Saturday, 27 August 2016

A British bulldog listed in classified worth only RM1,500 but a man paid a whopping RM50,000 for a non existent dog

Image result for british bulldog baby

Man pays a whopping RM50,000 for non-existent pet online

PETALING JAYA: A British bulldog listed on an online classified website was worth only RM1,500 but a man, truly believing that he was buying the dog, paid a whopping RM50,000 for the non-existent pet.

The seller had asked him to pay logistics for the dog, which he did, and later told him the dog was being held by the Department of Veterinary Services for quarantine.

The seller also asked him to pay for the dog’s food, lodging and medication.

The buyer kept making payments of RM1,000 and RM5,000 until it snowballed to RM50,000.

This is one of the cases related to The Star by Mudah.my, an online classified website based in Kuala Lumpur.

As online shopping gains popularity due to its convenience, scammers have now come up with a new modus operandi by preying on unsuspecting buyers who prefer to shop on the Internet.

Online shopping can also be accessed through smartphone mobile apps, such asMudah.my and Carousell.

Mudah.my Sdn Bhd head of corporate affairs Chung Tsung Shen said the bulldog buyer only realised he was conned when the payment reached RM50,000.

“That’s when he contacted us. When we started tracking the seller, with the help of the police, we found out the money was banked into a local third-party account,” Chung recalled.

But the man was not the only victim of such online fraud.

Although he was warned against it, another buyer paid for a dog despite finding that the ad appeared dodgy.

“He called our office and we told him it could be a scam but the seller preyed on his goodwill and said the dog would not have food and medication if he did not pay.

“His spouse was also sympathetic towards the fate of the ‘dog’ so she encouraged him to pay,” he said.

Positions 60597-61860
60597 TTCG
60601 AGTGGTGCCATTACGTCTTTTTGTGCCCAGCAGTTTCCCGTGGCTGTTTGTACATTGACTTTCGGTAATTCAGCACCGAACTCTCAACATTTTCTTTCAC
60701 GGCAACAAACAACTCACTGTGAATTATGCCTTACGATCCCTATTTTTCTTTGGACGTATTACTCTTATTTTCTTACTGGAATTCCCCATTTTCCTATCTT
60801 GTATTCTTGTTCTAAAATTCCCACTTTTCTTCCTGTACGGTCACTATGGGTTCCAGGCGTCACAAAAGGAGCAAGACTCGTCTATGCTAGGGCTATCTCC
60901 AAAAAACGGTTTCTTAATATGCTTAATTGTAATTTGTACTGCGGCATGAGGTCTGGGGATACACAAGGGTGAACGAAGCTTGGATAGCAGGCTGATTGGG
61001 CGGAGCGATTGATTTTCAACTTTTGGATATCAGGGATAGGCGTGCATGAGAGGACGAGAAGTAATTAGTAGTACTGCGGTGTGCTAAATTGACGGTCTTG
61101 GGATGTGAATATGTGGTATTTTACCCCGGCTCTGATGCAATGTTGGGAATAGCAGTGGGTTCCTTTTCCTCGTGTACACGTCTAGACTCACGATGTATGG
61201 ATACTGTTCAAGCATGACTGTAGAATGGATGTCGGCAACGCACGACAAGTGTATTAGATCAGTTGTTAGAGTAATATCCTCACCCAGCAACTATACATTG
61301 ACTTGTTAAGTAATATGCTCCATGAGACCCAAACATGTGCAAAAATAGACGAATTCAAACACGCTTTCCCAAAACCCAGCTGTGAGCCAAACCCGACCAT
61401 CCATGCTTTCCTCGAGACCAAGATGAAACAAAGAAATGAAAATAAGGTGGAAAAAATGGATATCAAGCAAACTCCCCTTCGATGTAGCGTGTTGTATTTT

Apart from pet dogs that don’t exist, another case involved RM30,000 for a car that was “parked” in Italy.

“Why would you want to buy a car that is not physically in this country?” Chung asked.

According to him, Mudah.my receives an ave­rage of 150 complaints regarding scams every month out of the 30,000 to 40,000 ads posted on its website but Chung is convinced that there are more cases that have gone unreported.

Mudah.my, which started business in November 2007, has blocked 562,643 ads since the middle of 2012 when it began keeping track of online scams and complaints.

“When we first started, we did not have a de­dicated team to look into this matter but now we do.

“Whenever there is a new smartphone launch, it would be a busy time for us (due to the complaints lodged on scams relating to smartphones),” Chung revealed.

In an email response, a Carousell spokesman said Internet scams were an industry-wide challenge and the company had zero tolerance for dishonest acts.

“We encourage users to keep their conversations on the app as we have systems in place that can help detect fraudulent behaviour.

“We take feedback seriously. And once complaints are received, we will work closely with the police to address fraud cases,” he said.

No comments:

Post a Comment


Related Posts Plugin for WordPress, Blogger...


Popular Posts - Last 7 days

Popular Posts - Last 30 days

Popular Posts - All Time



The best stories & news from The Star Online, New Straits Times, Malaysian Digest, Asiaone, Beautifulnara, Rotikaya, Ohbulan, TheMalayMailOnline, Siakap Keli, Malaysian Insider, Free Malaysia Today, Malaysian Gazette, Berita Harian Online, Kosmo, Sinar Harian and Yahoo are shared in this blog bestfbkl.blogspot.com to keep the blog community better informed.

This Blog claims no credit for any images or stories on this site unless otherwise posted.

Post and Images on this blog are copyright to its respectful owners.

If there is a post or image appearing on this blog that belongs to you and do not wish for it to appear on this site, please email with a link to the said image, it will be promptly removed.